Thanet council is expected axe £730,000 from its budget for Ramsgate Port if a ferry service contract has not been signed by the end of this month.
In a report to Cabinet members meeting on Tuesday to discuss the 2019-2020 budget it says Thanet council will be “at significant risk of overspending the proposed budget,” unless action is taken.
The authority needs to find savings of £1.8 million in order to balance the books. Councillors have been told the biggest expense is at Ramsgate Port.
The report states: “In view of the financial pressures that were identified within the MTFS, the council has had to make some tough decisions. It has reviewed a number of services where savings and/or efficiencies can be realised in order to arrive at a deliverable/balanced budget.
“The largest single item is related to the port, which is proposed to have £500,000 growth removed and a further £130,000 savings, totalling £630,000 (or £730,000 in a full year). This recognises that in the absence of a ferry operation, the port will undertake significant cost reductions to start to reduce its budgeted deficit.
“ The key decision point for the port is the council meeting on February 7, which sets the 2019-20 budget. If there is not a confirmed, contracted ferry operation by the end of January when the council budget report is published, the cost savings will be recommended and if approved, will be actioned.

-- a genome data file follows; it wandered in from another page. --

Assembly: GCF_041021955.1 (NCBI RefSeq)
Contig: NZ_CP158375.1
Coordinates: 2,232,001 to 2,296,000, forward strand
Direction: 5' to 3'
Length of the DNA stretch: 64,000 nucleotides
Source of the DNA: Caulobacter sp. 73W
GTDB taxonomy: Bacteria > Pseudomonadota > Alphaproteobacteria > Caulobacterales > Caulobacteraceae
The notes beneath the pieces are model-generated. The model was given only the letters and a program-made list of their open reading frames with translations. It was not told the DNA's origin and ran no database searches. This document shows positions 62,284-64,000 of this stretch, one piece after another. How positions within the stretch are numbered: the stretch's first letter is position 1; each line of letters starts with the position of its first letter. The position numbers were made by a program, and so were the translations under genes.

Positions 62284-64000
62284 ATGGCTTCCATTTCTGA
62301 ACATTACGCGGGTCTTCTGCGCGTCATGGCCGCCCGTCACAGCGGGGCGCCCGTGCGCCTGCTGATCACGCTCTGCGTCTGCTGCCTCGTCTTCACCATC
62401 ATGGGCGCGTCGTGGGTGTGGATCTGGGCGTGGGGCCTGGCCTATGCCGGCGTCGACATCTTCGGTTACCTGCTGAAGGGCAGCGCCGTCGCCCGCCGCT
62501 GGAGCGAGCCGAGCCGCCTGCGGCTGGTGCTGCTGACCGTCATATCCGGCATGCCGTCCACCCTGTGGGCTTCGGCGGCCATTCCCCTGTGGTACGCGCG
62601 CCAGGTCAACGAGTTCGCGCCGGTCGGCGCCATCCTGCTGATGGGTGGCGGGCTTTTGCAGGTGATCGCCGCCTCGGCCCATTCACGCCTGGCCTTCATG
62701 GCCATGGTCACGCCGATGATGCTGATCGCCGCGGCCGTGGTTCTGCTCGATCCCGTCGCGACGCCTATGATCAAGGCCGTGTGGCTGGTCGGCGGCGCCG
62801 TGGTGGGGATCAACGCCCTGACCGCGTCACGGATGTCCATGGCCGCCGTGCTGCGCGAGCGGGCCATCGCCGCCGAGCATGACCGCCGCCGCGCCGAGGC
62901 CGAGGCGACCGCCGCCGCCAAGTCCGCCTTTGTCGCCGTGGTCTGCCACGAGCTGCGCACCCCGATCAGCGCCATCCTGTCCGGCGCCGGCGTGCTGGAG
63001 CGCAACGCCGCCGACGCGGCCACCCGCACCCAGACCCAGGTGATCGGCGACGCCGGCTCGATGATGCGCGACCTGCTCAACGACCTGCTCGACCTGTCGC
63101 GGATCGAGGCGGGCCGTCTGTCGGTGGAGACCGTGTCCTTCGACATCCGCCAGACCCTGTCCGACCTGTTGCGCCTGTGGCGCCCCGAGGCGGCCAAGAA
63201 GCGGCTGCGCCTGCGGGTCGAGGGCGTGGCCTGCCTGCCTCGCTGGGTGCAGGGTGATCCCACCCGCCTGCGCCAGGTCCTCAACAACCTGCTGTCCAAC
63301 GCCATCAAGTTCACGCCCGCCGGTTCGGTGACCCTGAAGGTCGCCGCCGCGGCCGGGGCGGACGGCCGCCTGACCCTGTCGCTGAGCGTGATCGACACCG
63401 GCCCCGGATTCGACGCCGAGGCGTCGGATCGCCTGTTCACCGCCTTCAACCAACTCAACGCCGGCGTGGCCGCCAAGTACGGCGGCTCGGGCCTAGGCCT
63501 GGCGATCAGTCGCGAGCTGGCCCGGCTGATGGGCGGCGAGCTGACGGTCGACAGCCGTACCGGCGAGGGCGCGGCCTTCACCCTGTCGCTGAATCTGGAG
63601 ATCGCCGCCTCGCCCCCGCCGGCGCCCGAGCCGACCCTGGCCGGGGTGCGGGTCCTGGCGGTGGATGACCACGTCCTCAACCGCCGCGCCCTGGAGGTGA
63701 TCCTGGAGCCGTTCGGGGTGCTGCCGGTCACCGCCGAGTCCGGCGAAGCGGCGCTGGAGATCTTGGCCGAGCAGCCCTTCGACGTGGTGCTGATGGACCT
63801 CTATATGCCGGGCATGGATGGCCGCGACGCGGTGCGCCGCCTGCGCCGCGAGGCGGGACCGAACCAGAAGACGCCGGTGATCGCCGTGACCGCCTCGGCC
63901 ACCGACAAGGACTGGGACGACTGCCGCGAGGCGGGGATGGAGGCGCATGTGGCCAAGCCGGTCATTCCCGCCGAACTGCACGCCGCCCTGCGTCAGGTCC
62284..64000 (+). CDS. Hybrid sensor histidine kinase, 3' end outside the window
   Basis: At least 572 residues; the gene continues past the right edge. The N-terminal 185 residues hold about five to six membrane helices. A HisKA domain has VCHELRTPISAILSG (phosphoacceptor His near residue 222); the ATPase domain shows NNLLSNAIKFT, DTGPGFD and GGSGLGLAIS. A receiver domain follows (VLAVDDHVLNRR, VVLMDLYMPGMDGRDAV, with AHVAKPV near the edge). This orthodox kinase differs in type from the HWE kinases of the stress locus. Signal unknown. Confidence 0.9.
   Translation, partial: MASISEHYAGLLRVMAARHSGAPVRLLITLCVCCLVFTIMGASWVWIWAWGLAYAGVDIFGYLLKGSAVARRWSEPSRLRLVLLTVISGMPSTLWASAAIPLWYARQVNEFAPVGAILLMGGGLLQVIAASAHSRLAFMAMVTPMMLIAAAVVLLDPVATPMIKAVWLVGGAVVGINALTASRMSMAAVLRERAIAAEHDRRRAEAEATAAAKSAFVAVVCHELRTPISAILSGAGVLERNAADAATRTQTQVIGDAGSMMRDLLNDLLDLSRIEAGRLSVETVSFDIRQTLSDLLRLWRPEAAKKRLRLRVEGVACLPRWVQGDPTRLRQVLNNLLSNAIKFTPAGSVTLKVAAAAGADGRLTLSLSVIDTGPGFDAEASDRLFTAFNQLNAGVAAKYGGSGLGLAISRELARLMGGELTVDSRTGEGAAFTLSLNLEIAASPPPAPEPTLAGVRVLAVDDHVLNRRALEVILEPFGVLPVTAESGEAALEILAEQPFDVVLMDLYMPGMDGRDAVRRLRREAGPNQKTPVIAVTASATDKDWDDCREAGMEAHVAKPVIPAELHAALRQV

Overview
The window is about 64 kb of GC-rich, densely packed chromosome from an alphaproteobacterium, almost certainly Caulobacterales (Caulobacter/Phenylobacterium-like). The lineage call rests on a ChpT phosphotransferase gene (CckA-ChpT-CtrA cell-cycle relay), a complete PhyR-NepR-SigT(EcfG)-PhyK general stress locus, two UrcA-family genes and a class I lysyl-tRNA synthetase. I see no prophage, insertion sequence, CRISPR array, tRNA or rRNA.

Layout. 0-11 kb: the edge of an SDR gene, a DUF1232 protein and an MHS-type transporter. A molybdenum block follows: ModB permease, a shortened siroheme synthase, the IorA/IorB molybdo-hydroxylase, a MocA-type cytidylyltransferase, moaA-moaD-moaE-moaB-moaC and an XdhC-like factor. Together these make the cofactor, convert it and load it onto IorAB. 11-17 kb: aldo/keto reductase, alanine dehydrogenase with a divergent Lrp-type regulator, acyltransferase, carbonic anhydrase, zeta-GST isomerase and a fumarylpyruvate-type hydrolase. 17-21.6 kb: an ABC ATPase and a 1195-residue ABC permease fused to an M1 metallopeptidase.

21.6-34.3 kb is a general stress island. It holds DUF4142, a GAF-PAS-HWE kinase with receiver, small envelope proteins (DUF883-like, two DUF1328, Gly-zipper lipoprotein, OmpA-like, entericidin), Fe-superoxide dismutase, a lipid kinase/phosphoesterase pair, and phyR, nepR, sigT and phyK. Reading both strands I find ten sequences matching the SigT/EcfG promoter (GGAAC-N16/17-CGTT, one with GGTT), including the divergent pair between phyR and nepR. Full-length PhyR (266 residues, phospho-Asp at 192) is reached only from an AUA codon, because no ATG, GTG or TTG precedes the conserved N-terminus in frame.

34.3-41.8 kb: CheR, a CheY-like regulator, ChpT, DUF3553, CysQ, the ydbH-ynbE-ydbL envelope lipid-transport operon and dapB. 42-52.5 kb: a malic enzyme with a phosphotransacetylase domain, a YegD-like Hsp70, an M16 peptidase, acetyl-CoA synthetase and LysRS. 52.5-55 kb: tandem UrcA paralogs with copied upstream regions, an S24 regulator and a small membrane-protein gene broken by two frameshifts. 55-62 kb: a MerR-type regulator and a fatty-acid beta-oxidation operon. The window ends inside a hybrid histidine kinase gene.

“Any further delay would require alternative savings to be identified, which is too late to inform the presentation of a balanced budget to council.”
Ferry service proposal
A Ramsgate/Ostend ferry service has been proposed by start-up company Seaborne Freight but, despite prolonged negotiations over a two-year period, a deal is yet to be signed for either port.
Seaborne has come under increasing scrutiny following the announcement that it had been granted a £13.8 million contract with the government to provide additional ferry capacity in the event of a no-deal Brexit – despite having no vessels or track experience as yet.
Seaborne say operations will start in late March – to coincide with the UK withdrawal from the European Union – initially with two ships and 200 staff but commentators in Ostend and in Parliament have cast doubt on whether this is possible.
A service had been mooted to start in March last year but the date came -and went – with no sign of progress.
Transport Secretary, Chris Grayling, says there will be no taxpayer cash for Seaborne Freight unless they deliver the service by the March 29 date.
Thanet council is due to join talks this coming week with Seaborne, Kent County Council and Ostend mayor Bart Tommelein, who told the BBC it was “impossible” that Ostend would be ready by the March deadline.
Ramsgate Port has racked up a £20million deficit since 2010. Losses include £5million in live export compensation paid after the High Court overruled a live export ban from the port put in place by the then-Labour led council and £3.4million for bankrupt TransEuropa Ferries unpaid fees and charges.